In response to this humanitarian crisis, the late Senator Edward Kennedy travelled to Bangladesh and bore witness to the devastating impact of the Burmese military’s policies of targeted persecution against the Rohingya. He helped secure vital humanitarian aid for Bangladesh to support the refugee population.
More than a generation has passed and though my father and Senator Kennedy are no longer with us, we continue to live with the policies that have enabled the vicious persecution of the Rohingya people.
In fact, Burma – despite continued promises to the international community to improve the lives of the Rohingya people, to listen to recommendations from the Kofi Annan Commission, to set up its own investigation into abuses – continues to fail the Rohingya community.
There is absolutely no political will or desire by the Burmese authorities to improve the lives of Rohingya.
This is a government and a military that have actively tried to wipe us out as a people for several decades. They continue to deny my community as an ethnic group integral to the Union of Burma, depriving our children any meaningful access to education, denying us access to essential health and other social services, and worse, maintaining conditions that are designed to bring about the eventual destruction of our entire community.
Today, there are far greater numbers of Rohingya people outside of their ancestral homeland of Rakhine State than inside of it. After a widespread, deliberate campaign of egregious violence, there are approximately one million displaced Rohingya people who now live in sub-human conditions in camps in Bangladesh where they are recognized neither as “refugees” nor by their very group identity as “Rohingyas.” They have left behind nearly 400 villages, most of which have been burned and bulldozed and are being primed for commercial development by Daw Aung San Suu Kyi’s NLD government.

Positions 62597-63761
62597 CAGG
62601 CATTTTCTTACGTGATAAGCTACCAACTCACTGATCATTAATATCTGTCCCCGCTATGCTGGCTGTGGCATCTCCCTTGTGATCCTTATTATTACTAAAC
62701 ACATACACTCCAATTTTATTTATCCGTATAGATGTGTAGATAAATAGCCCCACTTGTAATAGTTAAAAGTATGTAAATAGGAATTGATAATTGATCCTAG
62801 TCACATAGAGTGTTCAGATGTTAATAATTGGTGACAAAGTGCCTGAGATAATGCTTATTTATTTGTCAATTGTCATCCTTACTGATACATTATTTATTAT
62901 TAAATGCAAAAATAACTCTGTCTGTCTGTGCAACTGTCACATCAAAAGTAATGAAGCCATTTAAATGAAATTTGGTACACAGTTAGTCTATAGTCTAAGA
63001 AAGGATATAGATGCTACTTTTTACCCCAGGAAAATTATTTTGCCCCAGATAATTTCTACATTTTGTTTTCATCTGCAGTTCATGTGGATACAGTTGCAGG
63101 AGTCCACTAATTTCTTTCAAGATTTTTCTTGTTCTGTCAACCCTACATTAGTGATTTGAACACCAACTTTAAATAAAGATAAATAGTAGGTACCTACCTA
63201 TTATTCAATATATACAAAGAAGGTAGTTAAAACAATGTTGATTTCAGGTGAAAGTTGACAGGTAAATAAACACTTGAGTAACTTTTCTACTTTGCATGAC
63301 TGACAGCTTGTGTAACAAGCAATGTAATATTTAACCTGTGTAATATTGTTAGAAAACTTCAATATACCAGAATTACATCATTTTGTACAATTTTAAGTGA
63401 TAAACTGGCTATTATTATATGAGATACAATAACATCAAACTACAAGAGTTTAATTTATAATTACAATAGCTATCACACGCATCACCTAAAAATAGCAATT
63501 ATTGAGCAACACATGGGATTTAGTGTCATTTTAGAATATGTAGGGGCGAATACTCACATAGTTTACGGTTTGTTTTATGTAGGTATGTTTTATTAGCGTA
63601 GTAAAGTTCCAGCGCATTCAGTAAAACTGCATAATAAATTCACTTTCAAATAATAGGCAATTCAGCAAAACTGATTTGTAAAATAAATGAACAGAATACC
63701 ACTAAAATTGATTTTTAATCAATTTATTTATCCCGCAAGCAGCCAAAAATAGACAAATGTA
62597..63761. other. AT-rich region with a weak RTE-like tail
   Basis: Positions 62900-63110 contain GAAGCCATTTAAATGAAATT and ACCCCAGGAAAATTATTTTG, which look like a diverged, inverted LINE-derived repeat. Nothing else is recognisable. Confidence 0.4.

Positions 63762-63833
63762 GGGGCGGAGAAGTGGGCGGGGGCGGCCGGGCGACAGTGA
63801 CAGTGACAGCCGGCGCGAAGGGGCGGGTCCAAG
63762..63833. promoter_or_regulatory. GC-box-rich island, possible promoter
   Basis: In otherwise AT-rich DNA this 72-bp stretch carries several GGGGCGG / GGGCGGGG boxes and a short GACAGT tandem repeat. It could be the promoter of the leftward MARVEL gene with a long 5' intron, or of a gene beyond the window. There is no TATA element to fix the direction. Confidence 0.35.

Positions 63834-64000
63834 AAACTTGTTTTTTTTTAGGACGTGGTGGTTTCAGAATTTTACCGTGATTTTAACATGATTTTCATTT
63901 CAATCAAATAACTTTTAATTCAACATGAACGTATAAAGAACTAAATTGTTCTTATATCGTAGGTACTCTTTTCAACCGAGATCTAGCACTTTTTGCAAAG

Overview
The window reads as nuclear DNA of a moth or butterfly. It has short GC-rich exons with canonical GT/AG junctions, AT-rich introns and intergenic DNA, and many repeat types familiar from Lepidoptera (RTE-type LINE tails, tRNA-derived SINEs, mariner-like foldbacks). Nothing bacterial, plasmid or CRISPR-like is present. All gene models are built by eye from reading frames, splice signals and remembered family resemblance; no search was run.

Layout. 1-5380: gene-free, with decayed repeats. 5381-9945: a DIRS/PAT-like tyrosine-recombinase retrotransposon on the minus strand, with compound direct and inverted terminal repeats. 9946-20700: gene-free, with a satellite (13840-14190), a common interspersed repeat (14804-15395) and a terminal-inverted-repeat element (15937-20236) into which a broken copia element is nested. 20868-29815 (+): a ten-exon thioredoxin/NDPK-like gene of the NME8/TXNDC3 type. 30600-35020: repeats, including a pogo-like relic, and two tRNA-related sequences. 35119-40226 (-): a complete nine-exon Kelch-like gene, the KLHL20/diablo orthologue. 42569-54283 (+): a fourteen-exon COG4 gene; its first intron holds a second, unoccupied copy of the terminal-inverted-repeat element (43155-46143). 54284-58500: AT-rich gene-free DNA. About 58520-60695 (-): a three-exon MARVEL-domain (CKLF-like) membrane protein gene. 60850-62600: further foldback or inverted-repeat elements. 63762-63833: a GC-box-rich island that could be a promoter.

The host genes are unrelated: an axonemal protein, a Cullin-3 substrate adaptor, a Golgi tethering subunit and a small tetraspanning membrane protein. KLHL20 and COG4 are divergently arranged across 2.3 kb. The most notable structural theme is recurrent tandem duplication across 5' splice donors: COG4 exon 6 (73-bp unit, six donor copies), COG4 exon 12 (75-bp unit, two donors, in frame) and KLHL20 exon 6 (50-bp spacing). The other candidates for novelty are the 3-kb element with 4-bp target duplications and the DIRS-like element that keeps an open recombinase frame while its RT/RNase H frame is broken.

With all of the evidence of the last year and a half, the world has caught up with what we have been saying for many years – the only word to describe what is going on is genocide. Mr. Chairman, it is genocide – the intentional destruction of an ethnic community, our Rohingya community – that Burma has commissioned.
Recently at the Free Rohingya Coalition Conference one of the distinguished members of the UN International Fact-Finding Mission and a Yale-trained legal scholar, Professor Radhika Coomaraswamy, asked the question: “Is what happened to the Rohingya genocide? What else could it be?”
An array of organizations – legal, humanitarian, and religious organizations, including a coalition of American Jewish groups – have issued statements calling this a genocide. This is welcome support, but we need to move beyond what civil society globally has widely recognized as Rohingya genocide. We need action from governments and the international community.
That is why the hearing today is so important. We must stand together and push for change. The international community must do more.
“Never again” is a meaningless phrase unless it is backed up with action. The world of conscience must now use all legal tools to address this heinous situation by pursuing international justice mechanisms that will hold the perpetrators of this atrocity accountable.
A powerful action that the United States Senate can take is to reintroduce the Burma Human Rights and Freedom Act and pass it and sign it into law. The legislation addresses the Rohingya refugee crisis from a few different angles. It authorizes humanitarian assistance for Rohingya refugees in Bangladesh. It calls for a safe, dignified, and voluntary repatriation process of Rohingya refugees to Burma and for any repatriation process to be developed with significant input from the Rohingya community. It further calls for the restoration of full citizenship for the Rohingya people.